Researchers uncovered a security weakness in three different WordPress plugins that affect over 84,000 websites and might be used by a malicious actor to take control of them.
In a report released last week, Wordfence, a WordPress security company, noted.
“This flaw allowed an attacker to change arbitrary site settings on a susceptible site if they could trick the site’s administrator into completing an action, such as clicking on a link.”
The cross-site request forgery (CSRF) bug, dubbed CVE-2022-0215, is scored 8.8 on the CVSS scale and affects three Xootix plugins —
- Login/Signup Popup (Inline Form + Woocommerce),
- Side Cart Woocommerce (Ajax), and
- Waitlist Woocommerce (Back in stock notifier)
Cross-site request forging, also known as one-click attack or session riding.
It occurs when an authorized end-user is tricked into making a specifically designed online request.
The flaw stems from a lack of validation when processing AJAX requests.
Allowing an attacker to set the “users can register” (i.e., anyone can register) option on a site to true.
And the “default role” option to the administrator (i.e., the default role of users who register on the blog).
Thereby granting them total authority.
Side Cart Woocommerce and Waitlist Woocommerce have over 4,000 and 60,000 installs, respectively, while Login/Signup Popup has over 20,000 installations.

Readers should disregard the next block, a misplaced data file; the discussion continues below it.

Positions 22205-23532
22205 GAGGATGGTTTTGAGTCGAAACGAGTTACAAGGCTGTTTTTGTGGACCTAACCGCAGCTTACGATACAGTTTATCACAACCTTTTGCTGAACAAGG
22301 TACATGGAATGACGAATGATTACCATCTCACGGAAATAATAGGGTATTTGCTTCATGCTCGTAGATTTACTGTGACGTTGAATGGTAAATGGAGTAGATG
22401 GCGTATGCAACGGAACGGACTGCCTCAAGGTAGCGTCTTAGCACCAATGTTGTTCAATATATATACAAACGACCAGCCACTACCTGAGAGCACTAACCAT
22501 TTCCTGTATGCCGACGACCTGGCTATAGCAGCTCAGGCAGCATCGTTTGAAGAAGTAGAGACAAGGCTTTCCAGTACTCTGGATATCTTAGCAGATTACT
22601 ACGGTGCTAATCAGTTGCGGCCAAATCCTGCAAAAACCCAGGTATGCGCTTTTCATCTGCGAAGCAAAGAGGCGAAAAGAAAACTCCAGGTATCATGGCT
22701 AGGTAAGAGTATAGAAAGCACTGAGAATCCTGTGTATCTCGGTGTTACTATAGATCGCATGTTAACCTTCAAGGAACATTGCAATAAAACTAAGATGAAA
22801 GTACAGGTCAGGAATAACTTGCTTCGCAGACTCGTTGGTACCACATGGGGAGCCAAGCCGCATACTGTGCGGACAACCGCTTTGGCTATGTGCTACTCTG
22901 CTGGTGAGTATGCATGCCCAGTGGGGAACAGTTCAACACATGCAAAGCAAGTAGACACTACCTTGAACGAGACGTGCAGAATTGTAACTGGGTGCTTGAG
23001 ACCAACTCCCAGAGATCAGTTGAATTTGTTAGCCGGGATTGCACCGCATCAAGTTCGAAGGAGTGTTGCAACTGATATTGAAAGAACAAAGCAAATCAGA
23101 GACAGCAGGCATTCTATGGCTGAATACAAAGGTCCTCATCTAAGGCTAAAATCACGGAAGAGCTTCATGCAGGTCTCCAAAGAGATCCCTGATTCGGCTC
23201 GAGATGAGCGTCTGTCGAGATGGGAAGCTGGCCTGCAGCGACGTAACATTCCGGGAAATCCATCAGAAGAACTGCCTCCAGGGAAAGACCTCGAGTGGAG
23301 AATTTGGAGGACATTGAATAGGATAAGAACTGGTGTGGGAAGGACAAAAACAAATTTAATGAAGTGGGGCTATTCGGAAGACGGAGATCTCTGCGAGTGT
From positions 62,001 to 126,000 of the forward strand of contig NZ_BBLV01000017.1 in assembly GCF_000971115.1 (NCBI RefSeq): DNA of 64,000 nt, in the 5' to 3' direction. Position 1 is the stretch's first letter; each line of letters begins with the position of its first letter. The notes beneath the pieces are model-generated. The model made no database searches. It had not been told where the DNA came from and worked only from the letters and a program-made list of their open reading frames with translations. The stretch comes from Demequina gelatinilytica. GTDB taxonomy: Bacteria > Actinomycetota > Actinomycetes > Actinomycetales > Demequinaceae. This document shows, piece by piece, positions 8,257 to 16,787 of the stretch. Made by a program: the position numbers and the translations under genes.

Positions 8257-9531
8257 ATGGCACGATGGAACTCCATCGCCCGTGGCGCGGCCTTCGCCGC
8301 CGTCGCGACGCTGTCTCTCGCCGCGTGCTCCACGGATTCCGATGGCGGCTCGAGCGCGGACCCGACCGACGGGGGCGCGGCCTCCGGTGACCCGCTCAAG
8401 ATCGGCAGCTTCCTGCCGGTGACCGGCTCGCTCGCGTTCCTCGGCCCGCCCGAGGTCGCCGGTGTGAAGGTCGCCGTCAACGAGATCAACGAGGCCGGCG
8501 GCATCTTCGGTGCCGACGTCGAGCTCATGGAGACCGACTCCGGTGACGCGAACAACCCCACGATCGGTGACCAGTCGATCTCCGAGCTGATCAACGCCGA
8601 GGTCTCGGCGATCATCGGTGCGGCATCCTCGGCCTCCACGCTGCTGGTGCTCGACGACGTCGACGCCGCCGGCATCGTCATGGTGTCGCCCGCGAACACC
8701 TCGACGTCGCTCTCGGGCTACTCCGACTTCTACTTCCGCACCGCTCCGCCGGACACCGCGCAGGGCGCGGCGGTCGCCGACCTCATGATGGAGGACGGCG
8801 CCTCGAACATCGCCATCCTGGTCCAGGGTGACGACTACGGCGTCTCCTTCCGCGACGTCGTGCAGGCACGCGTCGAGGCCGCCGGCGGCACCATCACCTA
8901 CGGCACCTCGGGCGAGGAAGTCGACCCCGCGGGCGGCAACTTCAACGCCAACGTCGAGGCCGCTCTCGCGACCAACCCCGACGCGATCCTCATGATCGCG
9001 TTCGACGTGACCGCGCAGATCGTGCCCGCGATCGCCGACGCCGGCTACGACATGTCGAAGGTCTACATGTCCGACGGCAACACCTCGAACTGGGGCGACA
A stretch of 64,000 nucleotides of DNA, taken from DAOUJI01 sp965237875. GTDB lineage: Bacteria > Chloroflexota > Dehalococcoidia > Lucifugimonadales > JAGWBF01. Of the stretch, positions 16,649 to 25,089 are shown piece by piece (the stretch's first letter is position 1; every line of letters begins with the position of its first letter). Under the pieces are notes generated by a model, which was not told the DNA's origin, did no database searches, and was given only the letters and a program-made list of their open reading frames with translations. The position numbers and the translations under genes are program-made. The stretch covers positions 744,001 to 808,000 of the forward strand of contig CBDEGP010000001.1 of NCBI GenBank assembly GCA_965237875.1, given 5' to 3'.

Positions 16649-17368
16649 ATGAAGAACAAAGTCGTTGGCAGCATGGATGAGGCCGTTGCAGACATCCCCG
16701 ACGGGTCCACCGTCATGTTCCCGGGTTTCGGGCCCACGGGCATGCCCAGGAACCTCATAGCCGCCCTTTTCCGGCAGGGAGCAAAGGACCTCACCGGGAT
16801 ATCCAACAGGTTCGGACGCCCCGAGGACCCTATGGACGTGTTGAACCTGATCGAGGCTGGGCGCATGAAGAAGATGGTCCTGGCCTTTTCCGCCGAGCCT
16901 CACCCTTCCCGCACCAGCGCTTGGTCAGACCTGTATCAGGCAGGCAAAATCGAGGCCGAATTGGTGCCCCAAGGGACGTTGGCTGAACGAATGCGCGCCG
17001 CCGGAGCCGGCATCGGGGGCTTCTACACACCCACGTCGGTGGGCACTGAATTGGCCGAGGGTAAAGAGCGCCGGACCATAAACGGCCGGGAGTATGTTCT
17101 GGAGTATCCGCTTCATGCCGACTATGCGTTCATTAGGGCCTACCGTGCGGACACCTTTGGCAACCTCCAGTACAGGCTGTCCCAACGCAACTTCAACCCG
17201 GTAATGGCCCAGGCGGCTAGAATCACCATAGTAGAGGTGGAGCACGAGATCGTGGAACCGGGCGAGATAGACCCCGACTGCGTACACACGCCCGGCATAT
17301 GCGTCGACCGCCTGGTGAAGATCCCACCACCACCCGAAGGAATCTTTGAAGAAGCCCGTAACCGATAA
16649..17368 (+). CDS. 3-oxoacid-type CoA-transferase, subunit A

Login/Signup Popup has over 20,000 installations, while Side Cart Woocommerce and Waitlist Woocommerce have over 4,000 and 60,000 installations, respectively.
After responsible disclosure by Wordfence researchers in November 2021.
The bug was resolved in Login/Signup Popup version 2.3, Side Cart Woocommerce version 2.1, and Waitlist Woocommerce version 2.5.2.
The discoveries came just over a month after hackers used flaws in four plugins and 15 Epsilon Framework themes to assault 1.6 million WordPress sites as part of a large-scale attack effort that spanned 16,000 IP addresses.
Though this Cross-Site Request Forgery (CSRF) vulnerability is less likely to be abused due to the need for administrator input, it may have a major impact on a successfully attacked site.
As a result, as such, it serves as an incredibly important reminder to remain aware when clicking on links or attachments and to ensure that your plugins and themes are regularly updated.